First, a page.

Anglers could be prosecuted under new byelaw

First published in News by

ANGLERS who impede the flow of water or damage a river bank, may be prosecuted by Wiltshire Council in future.

A new drainage byelaw is being proposed by the council in bid to reduce flooding and protect watercourses. Anglers are among those included in its provisions, along with others using rivers and streams.

The move was approved by the council’s environment select committee last month and consultation on the measures is set to begin in the spring, if the full council decides to go ahead.

The byelaw will make it an offence to interfere without permission with watercourses in the control of the council by increasing flow, altering sluices or stopping up.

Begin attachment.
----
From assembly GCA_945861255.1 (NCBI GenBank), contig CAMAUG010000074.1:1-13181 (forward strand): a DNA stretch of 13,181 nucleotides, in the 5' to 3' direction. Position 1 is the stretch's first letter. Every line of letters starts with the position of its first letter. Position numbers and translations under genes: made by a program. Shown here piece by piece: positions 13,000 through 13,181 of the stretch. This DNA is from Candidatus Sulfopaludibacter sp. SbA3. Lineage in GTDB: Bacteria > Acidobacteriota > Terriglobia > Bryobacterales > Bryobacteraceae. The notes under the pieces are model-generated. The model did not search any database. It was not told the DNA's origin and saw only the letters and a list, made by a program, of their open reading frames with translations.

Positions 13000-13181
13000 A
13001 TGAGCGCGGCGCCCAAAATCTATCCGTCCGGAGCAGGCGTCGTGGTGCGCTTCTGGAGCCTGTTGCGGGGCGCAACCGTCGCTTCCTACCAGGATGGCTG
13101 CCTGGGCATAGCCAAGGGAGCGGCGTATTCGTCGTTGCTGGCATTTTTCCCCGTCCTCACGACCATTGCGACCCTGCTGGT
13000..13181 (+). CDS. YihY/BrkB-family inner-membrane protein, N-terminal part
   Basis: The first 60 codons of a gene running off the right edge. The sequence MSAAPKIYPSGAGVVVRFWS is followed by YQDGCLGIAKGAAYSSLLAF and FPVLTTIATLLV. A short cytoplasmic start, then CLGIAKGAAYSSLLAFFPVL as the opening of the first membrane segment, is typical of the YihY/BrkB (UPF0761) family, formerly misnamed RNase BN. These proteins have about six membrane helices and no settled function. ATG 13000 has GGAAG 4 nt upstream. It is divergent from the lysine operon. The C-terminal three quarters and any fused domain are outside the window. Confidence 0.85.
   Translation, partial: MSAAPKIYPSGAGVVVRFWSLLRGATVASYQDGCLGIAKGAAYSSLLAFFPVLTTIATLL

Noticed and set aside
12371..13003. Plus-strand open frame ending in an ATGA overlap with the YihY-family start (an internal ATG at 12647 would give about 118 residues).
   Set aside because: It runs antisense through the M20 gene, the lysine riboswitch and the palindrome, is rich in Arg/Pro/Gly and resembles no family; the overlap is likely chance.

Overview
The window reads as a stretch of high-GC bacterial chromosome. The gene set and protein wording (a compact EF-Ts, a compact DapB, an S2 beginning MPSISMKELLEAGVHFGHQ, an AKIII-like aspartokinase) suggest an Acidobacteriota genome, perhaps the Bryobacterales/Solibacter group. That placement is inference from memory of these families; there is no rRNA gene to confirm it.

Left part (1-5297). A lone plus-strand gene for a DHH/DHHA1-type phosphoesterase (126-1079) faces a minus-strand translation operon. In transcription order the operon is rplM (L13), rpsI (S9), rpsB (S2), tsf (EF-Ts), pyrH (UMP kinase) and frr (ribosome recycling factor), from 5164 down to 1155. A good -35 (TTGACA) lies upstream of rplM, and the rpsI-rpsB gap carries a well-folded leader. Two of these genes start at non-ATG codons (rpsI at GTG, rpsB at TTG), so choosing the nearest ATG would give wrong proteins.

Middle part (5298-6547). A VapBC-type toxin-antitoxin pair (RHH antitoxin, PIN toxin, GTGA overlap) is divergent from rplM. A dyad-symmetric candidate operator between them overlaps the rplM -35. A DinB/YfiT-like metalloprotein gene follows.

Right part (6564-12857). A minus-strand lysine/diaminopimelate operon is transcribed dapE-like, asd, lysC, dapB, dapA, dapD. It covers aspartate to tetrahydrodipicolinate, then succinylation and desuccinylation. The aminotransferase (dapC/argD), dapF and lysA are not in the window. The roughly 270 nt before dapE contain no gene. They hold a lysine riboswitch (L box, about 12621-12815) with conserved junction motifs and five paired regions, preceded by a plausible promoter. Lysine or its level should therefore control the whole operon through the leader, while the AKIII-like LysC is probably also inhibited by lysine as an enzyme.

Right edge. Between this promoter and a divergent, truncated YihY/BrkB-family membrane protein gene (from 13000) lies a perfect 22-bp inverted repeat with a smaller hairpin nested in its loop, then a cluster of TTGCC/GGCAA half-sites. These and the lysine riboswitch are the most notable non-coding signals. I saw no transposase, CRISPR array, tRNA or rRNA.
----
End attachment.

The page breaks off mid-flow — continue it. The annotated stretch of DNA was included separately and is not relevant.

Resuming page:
The byelaw will also cover damage to watercourses or their banks by: discharging “detrimental substances”; lighting fires; cutting vegetation; repairing buildings; controlling vermin; permitting damage to banks by animals or vehicles; dredging; cutting turf; constructing jetties; failing to remove sunken vessels and breaking a waterway’s speed limit. A system of arbitration is included in the provisions.

If the final version is approved by the Secretary of State for Communities and Local Government, anyone breaking the new byelaw could be prosecuted in the magistrates courts.

Councillor Jonathan Seed, the Wiltshire Council Cabinet member responsible for dealing with flooding, said the Flood and Water Management Act 2010 allowed councils to make such byelaws, which were needed as part of a £500,000 investment into flood management. He said: “Flooding is a serious issue in Wiltshire.”


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